My latest freelance writing job is intense; and so, very exciting. I’ve been asked to write a series of executive biographies for high-level executives. Many of them work for the same company, many of them are in the same industry, and most of them have the exact same experience and background. But each one of them is entirely different. Each one has unique skills and talent sets that are valuable, individually to the employer.
I am ghostwriting these bios, which means, the bios are to be written as if the executive is doing the talking. This makes the job a bit more of a challenge; it must be written in their “voice” so that it sounds authentic. for most of them, writing is not their specialty — which is compounded by the fact that everyone has a tremendous difficulty in writing about themselves in a way that sounds engaging, informative and insightful.
So the challenge is: write the bios, as if the person you don’t really know, is speaking; and make each one unique. No cookie-cutter format.
The way I approached the project is a bit unique. Once the interview is done, and the transcript is typed, I read over the notes and highlight some of the most compelling insights they revealed during the conversation. It may simply be a phrase, such as “servant leadership is what shapes the way I live,” or “I love math,” or “I let clients listen and know they are heard.” Everone offers those tidbits — the words that come out like poetry, that are truly the words of their own soul.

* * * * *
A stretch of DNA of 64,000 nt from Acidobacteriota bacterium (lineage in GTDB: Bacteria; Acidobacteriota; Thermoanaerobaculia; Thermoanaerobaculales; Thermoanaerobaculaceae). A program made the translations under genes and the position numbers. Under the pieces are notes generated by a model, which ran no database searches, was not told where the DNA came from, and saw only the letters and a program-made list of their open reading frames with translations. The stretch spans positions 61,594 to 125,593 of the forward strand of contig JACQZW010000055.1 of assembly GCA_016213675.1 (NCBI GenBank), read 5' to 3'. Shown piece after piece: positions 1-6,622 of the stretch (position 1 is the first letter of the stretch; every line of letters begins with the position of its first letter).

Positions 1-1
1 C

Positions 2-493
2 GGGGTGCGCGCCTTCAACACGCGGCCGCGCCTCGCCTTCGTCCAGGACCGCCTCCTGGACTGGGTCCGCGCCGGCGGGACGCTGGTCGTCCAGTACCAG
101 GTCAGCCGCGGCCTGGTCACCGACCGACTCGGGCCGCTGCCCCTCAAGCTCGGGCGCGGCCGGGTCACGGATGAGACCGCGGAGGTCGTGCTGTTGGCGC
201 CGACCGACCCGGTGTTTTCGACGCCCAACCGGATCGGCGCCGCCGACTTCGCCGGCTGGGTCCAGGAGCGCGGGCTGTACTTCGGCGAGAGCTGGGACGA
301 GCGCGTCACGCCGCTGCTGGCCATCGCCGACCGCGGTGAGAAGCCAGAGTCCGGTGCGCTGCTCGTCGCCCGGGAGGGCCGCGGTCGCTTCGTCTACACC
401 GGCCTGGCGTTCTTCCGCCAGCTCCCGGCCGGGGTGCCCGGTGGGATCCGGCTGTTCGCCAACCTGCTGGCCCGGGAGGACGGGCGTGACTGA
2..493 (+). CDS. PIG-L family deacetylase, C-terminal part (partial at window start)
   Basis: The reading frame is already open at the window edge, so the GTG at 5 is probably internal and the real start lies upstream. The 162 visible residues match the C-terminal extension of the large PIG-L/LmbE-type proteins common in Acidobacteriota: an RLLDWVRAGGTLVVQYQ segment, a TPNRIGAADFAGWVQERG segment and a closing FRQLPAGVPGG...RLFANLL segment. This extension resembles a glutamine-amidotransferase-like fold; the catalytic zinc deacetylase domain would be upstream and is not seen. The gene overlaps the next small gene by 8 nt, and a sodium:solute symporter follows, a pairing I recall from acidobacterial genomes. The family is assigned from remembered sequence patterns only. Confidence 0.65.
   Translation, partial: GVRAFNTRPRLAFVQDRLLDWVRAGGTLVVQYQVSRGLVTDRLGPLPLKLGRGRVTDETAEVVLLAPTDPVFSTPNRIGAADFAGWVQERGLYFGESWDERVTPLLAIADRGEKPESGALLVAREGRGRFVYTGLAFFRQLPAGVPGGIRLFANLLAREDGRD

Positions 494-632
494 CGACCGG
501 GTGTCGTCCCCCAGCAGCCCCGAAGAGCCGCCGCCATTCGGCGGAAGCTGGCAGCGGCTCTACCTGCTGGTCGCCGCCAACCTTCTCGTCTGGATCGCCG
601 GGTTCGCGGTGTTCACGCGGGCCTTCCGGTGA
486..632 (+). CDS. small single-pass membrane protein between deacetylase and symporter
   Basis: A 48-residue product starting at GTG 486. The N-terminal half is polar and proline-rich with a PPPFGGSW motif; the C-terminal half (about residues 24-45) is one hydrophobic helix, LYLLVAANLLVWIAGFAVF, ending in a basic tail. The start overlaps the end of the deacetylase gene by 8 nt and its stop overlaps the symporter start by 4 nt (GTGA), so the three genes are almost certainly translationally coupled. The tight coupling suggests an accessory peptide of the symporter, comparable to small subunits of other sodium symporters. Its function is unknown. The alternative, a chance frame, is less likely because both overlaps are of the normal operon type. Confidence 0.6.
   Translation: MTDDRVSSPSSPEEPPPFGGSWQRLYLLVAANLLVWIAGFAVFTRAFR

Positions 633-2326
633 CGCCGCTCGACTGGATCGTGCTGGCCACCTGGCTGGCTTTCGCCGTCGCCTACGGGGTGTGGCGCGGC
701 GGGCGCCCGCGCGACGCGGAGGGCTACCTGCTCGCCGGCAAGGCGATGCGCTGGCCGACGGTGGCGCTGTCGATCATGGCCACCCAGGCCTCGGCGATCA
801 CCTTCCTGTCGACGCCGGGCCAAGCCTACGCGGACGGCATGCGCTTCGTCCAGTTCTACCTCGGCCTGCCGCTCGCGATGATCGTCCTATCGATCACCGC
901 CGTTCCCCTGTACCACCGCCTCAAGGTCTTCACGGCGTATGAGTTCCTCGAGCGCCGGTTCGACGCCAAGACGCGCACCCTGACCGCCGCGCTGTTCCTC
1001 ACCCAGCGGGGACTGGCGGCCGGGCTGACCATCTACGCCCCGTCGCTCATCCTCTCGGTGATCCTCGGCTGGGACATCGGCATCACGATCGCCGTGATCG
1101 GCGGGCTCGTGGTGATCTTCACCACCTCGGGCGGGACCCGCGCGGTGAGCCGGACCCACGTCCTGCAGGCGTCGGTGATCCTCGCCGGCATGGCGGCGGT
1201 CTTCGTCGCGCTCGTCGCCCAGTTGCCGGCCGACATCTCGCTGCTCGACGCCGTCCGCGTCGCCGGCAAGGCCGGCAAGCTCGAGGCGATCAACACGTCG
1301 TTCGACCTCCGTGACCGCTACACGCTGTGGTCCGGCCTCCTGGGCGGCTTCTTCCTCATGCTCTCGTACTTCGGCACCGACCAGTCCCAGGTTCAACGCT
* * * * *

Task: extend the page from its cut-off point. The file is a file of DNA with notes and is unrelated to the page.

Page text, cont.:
Once I’ve highlighted enough of them, I copy them and paste them into Wordle, the text/art generator. And suddenly, seeing their words scattered all over the page gives me a deep understanding of who they are, and how they see themselves wanting to contribute to the world.
The word art also shows me something else — word choice. I might want to convey the idea that the executive created a team of record-breaking sales performers. But “create” may not be the word this executive would use. A quick scan of his wordle/art shows me that no, he does not have the word in his vocabulary when he’s talking about himself. What he does say is “build” or “developed.” Catching those little nuances make all the difference in making the bio resonate with the truth of who the executive is.
I know I’ve got it right, when I watch the face of the executive light up and smile, when she/he reads her words.